Three offline activities that helped me through the quarantine

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I’m a freelance translator; therefore, I’m supposed to wear glasses and sit in front of my computer in my pyjamas with a cup of tea or coffee, depending on your taste, all day long.

I have to say, I pretty much adhere to the cliché. I’m short-sighted, work from home, and like to work in my pyjamas drinking coffee. Nevertheless, I sometimes feel the need to go outside and interact with people without a computer in between. I go to the gym, I go for a walk in the city or a hike in the near Wienerwald and I have my weekly Italian courses at the local adult school. These activities help me structure my daily routine and separate my private and working life.

Mid-March started the quarantine in Austria, and the occasions to go outside were significantly limited. It took me a couple of days to adjust my new routine; I didn’t want to spend even more time in front of my computer, so here are the three offline activities that helped me better schedule my time at home and maintain a (mostly) healthy balance between work and leisure without compromising my productivity (maybe even improving it!). I hope these ideas can be useful for others too!

1. Reading for the love of it

It may be commonplace, but I rediscovered the little pleasure of reading a good book just for the love of it. I’ve always been an eager reader, but for the last years, I’ve mostly been reading papers or articles that could be useful for my work or my specializations. During these two months, I started two classics and on weekends or before going to bed, I finally had the time to indulge in reading as mere entertainment, like when I was 15.

2. Taking care of my plants

I always thought I didn’t have a green thumb. I recently understood there’s no such thing. I simply didn’t have the time and the perseverance to look after my plants. I like them, though, especially flowers and I would like to have a colourful balcony. This goal is still far away, but I started reading up on the plants I have at home and I wrote down their characteristics and needs. Half an hour dedicated to my plants almost every day has been a pleasant afternoon break and although I don’t have the Amazon on my balcony, I think they look pretty healthy.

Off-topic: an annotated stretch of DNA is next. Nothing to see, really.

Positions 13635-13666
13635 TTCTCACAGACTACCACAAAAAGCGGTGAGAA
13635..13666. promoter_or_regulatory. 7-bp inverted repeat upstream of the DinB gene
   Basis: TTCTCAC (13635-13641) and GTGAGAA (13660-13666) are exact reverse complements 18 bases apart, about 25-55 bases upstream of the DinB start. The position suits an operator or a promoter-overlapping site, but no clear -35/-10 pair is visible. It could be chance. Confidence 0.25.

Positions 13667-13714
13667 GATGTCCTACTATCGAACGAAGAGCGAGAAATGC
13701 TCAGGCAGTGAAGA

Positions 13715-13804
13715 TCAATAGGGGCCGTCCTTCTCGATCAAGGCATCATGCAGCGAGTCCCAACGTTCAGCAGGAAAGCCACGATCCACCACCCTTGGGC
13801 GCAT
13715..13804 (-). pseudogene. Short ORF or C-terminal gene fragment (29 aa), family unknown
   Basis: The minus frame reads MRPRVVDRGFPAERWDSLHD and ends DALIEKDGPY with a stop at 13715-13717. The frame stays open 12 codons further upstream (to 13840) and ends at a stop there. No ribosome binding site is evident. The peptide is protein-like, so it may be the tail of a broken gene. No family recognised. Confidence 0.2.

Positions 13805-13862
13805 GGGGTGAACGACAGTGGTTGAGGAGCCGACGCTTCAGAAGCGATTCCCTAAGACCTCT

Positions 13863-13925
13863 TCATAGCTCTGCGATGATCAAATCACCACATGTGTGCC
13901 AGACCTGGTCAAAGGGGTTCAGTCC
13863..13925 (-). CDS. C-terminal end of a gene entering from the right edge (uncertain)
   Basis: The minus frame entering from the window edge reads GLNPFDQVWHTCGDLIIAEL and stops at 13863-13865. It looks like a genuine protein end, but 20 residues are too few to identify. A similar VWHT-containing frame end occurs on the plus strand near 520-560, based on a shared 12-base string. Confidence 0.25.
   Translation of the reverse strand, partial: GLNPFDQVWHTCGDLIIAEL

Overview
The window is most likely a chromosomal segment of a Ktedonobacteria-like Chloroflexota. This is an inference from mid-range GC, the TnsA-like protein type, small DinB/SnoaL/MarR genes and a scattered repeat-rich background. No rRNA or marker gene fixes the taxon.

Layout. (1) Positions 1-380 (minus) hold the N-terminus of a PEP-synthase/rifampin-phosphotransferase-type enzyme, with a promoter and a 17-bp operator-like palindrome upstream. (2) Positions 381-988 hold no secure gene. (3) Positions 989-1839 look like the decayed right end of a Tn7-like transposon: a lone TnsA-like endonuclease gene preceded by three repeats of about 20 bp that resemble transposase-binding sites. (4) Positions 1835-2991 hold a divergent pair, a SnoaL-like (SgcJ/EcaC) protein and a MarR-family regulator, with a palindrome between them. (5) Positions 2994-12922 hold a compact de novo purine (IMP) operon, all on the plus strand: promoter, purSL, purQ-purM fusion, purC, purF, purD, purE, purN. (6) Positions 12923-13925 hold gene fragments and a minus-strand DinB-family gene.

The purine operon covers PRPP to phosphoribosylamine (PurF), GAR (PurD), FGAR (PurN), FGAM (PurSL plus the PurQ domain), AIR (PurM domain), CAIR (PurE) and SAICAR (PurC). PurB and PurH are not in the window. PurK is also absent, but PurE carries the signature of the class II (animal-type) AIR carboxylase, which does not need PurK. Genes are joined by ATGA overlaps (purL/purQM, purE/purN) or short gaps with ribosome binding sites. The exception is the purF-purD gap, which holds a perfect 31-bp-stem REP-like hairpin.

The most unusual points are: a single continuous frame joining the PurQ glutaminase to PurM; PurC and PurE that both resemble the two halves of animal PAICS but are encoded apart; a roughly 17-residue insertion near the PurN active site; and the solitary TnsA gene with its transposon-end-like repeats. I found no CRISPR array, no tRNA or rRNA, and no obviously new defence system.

3. Cooking

Another commonplace. I’ve been a vegetarian for almost 10 years now and that made me explore new recipes and ingredients to avoid meat, but it was often just easier to eat in a restaurant or have it delivered. In the past two months, I committed to cook at least once a day and to try a new recipe at least once a week. I stumbled on pleasant and less pleasant surprises, I made a mess in my kitchen a couple of times, but I always felt satisfied with my undertaking.

Now the quarantine is over, and we are gradually getting back to our “normal” life. I will introduce my new offline habits to my daily schedule because they help me rest my eyes and my mind and I think it’s important especially in a time like ours in which we are always asked to be online. As a consequence, I also noticed an improvement in my concentration and productivity during work. A little more time spent offline can make a huge difference!

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